Wednesday, 19 August 2015

Public or Private Blockchains?

Bitcoin is the first iteration of a public decentralized Blockchain, controlled by no-one and cartel free.
What other options are there? To summarize, there are generally three categories of blockchain-like database applications:
  • Public blockchains: a public blockchain is a blockchain that anyone in the world can read, anyone in the world can send transactions to and expect to see them included if they are valid, and anyone in the world can participate in the consensus process – the process for determining what blocks get added to the chain and what the current state is. As a substitute for centralized or quasi-centralized trust, public blockchains are secured by cryptoeconomics – the combination of economic incentives and cryptographic verification using mechanisms such as proof of work or proof of stake, following a general principle that the degree to which someone can have an influence in the consensus process is proportional to the quantity of economic resources that they can bring to bear. These blockchains are generally considered to be “fully decentralized”.
  • Consortium blockchains: a consortium blockchain is a blockchain where the consensus process is controlled by a pre-selected set of nodes; for example, one might imagine a consortium of 15 financial institutions, each of which operates a node and of which 10 must sign every block in order for the block to be valid. The right to read the blockchain may be public, or restricted to the participants, and there are also hybrid routes such as the root hashes of the blocks being public together with an API that allows members of the public to make a limited number of queries and get back cryptographic proofs of some parts of the blockchain state. These blockchains may be considered “partially decentralized”.
  • Fully private blockchains: a fully private blockchain is a blockchain where write permissions are kept centralized to one organization. Read permissions may be public or restricted to an arbitrary extent. Likely applications include database management, auditing, etc internal to a single company, and so public readability may not be necessary in many cases at all, though in other cases public auditability is desired.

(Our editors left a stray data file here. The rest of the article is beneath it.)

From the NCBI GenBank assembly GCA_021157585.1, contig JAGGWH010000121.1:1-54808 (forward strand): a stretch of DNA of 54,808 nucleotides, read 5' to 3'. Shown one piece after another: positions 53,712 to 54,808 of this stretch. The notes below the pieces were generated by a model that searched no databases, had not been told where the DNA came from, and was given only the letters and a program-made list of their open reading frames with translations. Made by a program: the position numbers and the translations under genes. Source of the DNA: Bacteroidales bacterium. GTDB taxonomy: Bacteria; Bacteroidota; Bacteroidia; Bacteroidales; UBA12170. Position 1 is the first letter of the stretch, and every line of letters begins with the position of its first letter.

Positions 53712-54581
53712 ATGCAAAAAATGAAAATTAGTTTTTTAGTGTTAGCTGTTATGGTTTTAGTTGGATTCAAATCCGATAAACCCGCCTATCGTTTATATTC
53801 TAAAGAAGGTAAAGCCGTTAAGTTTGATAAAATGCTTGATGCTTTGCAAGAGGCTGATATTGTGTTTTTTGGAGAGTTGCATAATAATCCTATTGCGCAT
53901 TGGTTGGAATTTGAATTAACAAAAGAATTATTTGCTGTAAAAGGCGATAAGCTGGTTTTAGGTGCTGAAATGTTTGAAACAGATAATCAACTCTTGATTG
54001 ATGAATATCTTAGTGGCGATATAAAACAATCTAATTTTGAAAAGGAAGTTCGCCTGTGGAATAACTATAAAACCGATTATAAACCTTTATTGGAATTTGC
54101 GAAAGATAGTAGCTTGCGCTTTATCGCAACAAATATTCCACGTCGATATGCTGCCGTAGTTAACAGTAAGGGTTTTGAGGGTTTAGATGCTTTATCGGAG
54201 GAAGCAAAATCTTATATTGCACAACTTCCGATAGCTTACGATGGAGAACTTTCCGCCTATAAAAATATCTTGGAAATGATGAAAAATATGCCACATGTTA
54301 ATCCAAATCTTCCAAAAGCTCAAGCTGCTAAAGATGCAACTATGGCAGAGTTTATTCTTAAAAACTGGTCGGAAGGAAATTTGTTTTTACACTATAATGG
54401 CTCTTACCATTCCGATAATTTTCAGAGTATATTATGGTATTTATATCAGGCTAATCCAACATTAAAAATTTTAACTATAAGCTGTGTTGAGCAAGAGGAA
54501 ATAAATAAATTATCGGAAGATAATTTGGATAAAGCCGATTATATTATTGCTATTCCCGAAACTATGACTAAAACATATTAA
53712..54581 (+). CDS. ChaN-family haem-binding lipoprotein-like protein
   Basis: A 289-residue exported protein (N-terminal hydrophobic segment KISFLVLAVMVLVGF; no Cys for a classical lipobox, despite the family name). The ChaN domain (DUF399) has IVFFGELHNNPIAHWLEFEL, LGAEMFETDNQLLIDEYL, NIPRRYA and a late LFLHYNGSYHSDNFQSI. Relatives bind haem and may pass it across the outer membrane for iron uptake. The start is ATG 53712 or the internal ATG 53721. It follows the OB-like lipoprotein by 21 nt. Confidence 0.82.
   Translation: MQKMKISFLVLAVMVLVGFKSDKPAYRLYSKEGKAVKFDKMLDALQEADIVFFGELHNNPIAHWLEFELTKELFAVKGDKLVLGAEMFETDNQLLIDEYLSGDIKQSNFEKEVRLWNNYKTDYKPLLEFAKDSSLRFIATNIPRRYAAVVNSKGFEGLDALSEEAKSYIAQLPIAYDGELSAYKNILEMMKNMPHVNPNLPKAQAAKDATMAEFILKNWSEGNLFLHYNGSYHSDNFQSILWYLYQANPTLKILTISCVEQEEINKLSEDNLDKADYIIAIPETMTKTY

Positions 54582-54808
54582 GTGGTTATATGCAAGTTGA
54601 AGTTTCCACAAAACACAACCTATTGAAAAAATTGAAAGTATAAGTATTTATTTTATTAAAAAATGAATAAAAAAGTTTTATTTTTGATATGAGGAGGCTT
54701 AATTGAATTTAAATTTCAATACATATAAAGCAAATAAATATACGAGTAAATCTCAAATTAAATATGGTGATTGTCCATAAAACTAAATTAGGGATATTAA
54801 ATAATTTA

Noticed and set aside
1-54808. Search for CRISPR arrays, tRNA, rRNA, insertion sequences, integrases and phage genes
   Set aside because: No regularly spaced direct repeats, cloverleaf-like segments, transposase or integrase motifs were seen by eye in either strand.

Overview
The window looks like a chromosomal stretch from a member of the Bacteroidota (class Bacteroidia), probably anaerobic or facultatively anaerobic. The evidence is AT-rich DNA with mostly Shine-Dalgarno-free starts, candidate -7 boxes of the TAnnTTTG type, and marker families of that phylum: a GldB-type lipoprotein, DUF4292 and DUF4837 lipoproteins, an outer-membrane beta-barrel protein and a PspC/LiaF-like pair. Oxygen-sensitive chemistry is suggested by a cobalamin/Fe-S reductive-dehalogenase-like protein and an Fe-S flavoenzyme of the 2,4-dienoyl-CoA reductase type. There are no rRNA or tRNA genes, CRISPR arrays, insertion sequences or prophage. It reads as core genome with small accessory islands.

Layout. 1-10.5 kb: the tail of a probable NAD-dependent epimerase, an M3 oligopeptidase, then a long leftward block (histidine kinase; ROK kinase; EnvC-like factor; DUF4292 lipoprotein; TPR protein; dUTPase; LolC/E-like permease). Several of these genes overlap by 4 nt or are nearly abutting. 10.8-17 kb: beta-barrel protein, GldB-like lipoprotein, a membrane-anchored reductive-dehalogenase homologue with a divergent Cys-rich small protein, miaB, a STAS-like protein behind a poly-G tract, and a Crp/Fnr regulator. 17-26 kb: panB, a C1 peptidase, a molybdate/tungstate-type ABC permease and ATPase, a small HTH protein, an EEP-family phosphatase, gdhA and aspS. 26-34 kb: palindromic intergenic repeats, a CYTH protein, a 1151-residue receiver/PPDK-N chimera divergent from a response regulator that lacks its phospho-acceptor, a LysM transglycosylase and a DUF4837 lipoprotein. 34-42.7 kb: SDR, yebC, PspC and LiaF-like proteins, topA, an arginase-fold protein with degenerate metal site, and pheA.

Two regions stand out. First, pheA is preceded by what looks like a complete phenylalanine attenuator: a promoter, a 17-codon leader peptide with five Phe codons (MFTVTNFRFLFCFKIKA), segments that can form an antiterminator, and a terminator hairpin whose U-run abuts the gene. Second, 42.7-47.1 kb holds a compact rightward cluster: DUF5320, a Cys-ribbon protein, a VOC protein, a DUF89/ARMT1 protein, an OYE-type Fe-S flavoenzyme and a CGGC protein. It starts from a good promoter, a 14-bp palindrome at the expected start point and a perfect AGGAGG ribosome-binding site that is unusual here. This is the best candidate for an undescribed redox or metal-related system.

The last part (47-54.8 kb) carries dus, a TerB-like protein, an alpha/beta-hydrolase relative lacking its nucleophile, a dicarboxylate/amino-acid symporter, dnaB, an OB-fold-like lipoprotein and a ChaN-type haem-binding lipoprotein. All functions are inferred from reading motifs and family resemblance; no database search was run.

Source: read full article:
On Public and Private Blockchains - ethereum blog 
by: Vitalik Buterin

Forbes 9 September 2015: Bitcoin’s Shared Ledger Technology: Money’s New Operating System

See also -IB Times UK, by Ian Allison, 8 September 2015:
Nick Szabo: If banks want benefits of blockchains they must go permissionless
Extract:
"Legendary cryptographer Nick Szabo says the only way to realise seamless, automated, and global financial integrity is if banks embrace permissionless blockchains, like the system Bitcoin runs on.
If banks were to embrace permissionless blockchains they could participate as well or better than the newcomers.
"But their bureaucracies are so heavily invested in the expertise and importance of local regulations and standards that it's extremely difficult for them to cut the Gordian knot and implement seamless global systems."
See also:
"There are many benefits to permissioned ledgers, but the cost of immutability provided by the most popular unpermissioned blockchain is so low, that it makes sense for even a permissioned ledger to utilize it as insurance.
By using the same SHA encryption technology that protects bitcoin balances, I would argue that either the central point (i.e. permission giver) and each of the players in a permissioned blockchain can create a full hash of their blockchain and record it in the Op_Return of a unpermissioned blockchain.  In fact I can see a future where permissioned ledger wallets/nodes vary their chatter to the decentralised network dependent on the level of risk they perceive in the permissioned ledger environment.
By treating a permissioned blockchain almost as a mutable coloured coin asset on a decentralised blockchain, this cheap insurance policy will act to strengthen the immutability of the permissioned ledger, along with the prestige and reputation of the global blockchain."
Read the full article: Permissioned versus un-permissioned Blockchain ledgers?

FT article:
Blockchain promises back-office revolution
"For now the market remains split between three core system approaches: private blockchains such as R3CEV and DAH, known as permissioned ledgers, which make use of trusted networks; open-ended blockchains such as Ethereum, which stay faithful to bitcoin’s original design but improve on the smartness of the ledger technology; and applications designed to take direct advantage of the prevailing bitcoin network."


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